Because of the desperate financial circumstances, the Philharmonic offered Theodore Thomas the conductorship without conditions, he began conducting the orchestra in the autumn of 1877. With the exception of the 1878/79 season – when he was in Cincinnati and Adolph Neuendorff led the group – Thomas conducted every season for fourteen years, vastly improving the orchestra's financial health while creating a polished and virtuosic ensemble, he left in 1891 to found taking thirteen Philharmonic musicians with him. Another celebrated conductor, Anton Seidl, followed Thomas on the Philharmonic podium, serving until 1898. Seidl, who had served as Wagner's assistant, was a renowned conductor of the composer's works. During his tenure, the Philharmonic enjoyed a period of unprecedented success and prosperity and performed its first world premiere written by a world-renowned composer in the United States – Antonín Dvořák's Ninth Symphony "From the New World". Seidl's sudden death in 1898 from food poisoning at the age of 47 was mourned.
Twelve thousand people applied for tickets to his funeral at the Metropolitan Opera House at 39th Street and Broadway and the streets were jammed for blocks with a "surging mass" of his admirers. According to Joseph Horowitz, Sei
Singapore Symphony Orchestra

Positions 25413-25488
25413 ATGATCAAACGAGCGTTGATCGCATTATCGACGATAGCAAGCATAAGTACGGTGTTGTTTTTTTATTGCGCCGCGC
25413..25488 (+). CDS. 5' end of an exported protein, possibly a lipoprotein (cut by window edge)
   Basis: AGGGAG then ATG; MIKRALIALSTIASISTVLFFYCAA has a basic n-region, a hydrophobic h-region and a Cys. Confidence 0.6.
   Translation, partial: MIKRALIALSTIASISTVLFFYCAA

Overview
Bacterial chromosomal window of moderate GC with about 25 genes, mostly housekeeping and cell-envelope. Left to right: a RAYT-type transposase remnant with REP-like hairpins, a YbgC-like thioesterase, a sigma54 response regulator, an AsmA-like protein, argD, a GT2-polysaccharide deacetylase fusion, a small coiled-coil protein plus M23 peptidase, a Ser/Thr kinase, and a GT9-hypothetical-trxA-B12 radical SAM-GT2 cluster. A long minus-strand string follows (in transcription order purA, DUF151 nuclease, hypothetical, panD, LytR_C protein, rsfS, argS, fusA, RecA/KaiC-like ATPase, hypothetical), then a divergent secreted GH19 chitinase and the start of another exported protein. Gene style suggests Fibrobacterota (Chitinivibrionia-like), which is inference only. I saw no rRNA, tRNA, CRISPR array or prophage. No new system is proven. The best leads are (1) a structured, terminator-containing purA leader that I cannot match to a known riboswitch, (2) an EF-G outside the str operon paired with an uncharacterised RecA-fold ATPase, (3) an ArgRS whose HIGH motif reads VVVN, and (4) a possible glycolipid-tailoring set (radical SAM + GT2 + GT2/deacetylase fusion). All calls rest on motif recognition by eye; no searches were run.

The Singapore Symphony Orchestra is a symphony orchestra based in Singapore. Its principal concert venue is the Esplanade Concert Hall; the orchestra gives concerts at the Victoria Concert Hall, overall performs about 100 concerts per year. The orchestra's current music director is Shui Lan, since 1997. Several orchestras were formed after independence. One of these named the Singapore Symphony Orchestra, was formed in 1945 by the Scottish composer Erik Chisholm in his capacity as ENSA Music Director for South East Asia; some of its members were from the British army or air force bands, though it was short-lived, it gave over fifty concerts and played with such soloists as the violinist Szymon Goldberg. Subsequently, until 1979, all orchestras in Singapore were composed of amateur musicians. Orchestras of the early periods included the orchestras of Singapore Musical Society, Singapore Chamber Ensemble, Singapore Youth Orchestra, as well as the short-lived Singapore National Orchestra formed by National Theatre Trust in the 1970s.